Richard H Sinert, DO Professor of Emergency Medicine, Clinical Assistant Professor of Medicine, Research Director, State University of New York College of Medicine; Consulting Staff, Vice-Chair in Charge of Research, Department of Emergency Medicine, Kings County Hospital Center

Richard H Sinert, DO is a member of the following medical societies: American College of Physicians, Society for Academic Emergency Medicine

Disclosure: Nothing to disclose.

Specialty Editor Board

Francisco Talavera, PharmD, PhD Adjunct Assistant Professor, University of Nebraska Medical Center College of Pharmacy; Editor-in-Chief, Medscape Drug Reference

Disclosure: Received salary from Medscape for employment. for: Medscape.

Jon Mark Hirshon, MD, MPH, PhD Professor, Department of Emergency Medicine, University of Maryland School of Medicine

Jon Mark Hirshon, MD, MPH, PhD is a member of the following medical societies: Alpha Omega Alpha, American Academy of Emergency Medicine, American College of Emergency Physicians, American Public Health Association, Society for Academic Emergency Medicine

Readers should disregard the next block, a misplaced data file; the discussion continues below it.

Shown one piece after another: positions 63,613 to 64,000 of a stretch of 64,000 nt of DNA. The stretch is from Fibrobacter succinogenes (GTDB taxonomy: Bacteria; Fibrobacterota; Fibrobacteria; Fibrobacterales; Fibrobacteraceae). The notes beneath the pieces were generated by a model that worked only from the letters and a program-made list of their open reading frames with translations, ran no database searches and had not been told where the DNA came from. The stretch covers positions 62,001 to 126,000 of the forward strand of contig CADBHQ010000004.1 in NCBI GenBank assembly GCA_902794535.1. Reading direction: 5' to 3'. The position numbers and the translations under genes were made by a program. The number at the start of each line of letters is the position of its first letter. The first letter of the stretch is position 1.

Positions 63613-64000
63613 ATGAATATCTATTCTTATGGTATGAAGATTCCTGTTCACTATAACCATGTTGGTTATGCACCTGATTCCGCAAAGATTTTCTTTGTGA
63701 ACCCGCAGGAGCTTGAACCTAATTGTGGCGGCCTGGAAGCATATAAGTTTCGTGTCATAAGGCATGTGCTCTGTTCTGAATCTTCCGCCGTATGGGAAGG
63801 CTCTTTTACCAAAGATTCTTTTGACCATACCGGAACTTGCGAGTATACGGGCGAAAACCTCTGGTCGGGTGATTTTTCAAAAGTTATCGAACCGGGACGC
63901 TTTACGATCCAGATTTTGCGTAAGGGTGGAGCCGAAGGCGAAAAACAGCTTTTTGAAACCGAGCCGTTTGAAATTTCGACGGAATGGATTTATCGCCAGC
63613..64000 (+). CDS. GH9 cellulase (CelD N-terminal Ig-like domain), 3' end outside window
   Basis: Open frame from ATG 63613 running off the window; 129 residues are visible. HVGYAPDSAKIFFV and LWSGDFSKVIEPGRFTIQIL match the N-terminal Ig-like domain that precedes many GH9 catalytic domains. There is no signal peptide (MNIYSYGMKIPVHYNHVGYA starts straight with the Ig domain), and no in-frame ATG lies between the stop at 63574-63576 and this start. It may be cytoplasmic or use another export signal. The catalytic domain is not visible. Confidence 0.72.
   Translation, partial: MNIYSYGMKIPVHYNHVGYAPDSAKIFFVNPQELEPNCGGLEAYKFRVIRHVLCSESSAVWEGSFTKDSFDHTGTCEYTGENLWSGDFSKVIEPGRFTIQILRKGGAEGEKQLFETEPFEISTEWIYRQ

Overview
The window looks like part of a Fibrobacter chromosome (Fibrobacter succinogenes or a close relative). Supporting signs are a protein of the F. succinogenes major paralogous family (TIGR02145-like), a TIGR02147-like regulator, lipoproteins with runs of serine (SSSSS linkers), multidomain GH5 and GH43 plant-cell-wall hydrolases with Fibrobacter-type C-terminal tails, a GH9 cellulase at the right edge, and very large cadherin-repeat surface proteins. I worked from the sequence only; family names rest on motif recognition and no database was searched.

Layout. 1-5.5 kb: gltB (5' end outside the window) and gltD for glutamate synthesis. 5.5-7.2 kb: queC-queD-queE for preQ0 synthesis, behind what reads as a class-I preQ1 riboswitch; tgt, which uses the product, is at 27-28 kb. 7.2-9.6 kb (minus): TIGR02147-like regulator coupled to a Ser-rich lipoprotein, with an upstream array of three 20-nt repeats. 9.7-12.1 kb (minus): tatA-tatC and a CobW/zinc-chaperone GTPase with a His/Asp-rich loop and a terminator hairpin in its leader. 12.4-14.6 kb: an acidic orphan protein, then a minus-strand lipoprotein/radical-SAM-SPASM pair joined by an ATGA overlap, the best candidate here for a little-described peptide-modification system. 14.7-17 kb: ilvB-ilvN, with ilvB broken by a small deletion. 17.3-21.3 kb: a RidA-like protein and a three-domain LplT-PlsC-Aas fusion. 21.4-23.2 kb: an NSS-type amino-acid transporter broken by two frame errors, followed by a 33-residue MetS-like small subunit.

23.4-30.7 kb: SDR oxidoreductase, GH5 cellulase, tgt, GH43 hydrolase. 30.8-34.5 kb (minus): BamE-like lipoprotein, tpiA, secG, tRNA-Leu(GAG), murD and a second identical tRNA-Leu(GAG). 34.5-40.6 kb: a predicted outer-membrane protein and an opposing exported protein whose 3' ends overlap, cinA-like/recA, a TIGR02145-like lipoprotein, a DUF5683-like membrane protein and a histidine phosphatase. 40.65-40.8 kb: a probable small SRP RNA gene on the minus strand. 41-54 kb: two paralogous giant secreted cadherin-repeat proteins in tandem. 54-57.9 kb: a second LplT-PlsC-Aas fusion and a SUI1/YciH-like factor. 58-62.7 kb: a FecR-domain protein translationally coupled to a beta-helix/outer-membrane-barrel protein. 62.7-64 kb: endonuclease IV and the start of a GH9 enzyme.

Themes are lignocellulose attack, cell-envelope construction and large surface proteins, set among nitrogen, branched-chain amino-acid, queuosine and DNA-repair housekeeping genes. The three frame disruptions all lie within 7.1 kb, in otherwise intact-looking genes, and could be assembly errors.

Disclosure: Nothing to disclose.

Chief Editor

Jeter (Jay) Pritchard Taylor, III, MD Assistant Professor, Department of Surgery, University of South Carolina School of Medicine; Attending Physician, Clinical Instructor, Compliance Officer, Department of Emergency Medicine, Palmetto Richland Hospital

Jeter (Jay) Pritchard Taylor, III, MD is a member of the following medical societies: American Academy of Emergency Medicine, South Carolina Medical Association, Columbia Medical Society, South Carolina College of Emergency Physicians, American College of Emergency Physicians, American Medical Association, Society for Academic Emergency Medicine

Disclosure: Serve(d) as a director, officer, partner, employee, advisor, consultant or trustee for: Chief Editor for Medscape.

Additional Contributors

Dan Danzl, MD Chair, Professor, Department of Emergency Medicine, University of Louisville Hospital